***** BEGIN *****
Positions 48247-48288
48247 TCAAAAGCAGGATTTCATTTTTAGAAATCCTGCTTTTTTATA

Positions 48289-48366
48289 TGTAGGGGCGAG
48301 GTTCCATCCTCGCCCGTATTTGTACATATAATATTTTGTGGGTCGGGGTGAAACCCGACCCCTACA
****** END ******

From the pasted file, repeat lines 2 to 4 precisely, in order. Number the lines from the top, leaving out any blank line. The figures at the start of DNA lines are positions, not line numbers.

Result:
48247 TCAAAAGCAGGATTTCATTTTTAGAAATCCTGCTTTTTTATA

Positions 48289-48366
48289 TGTAGGGGCGAG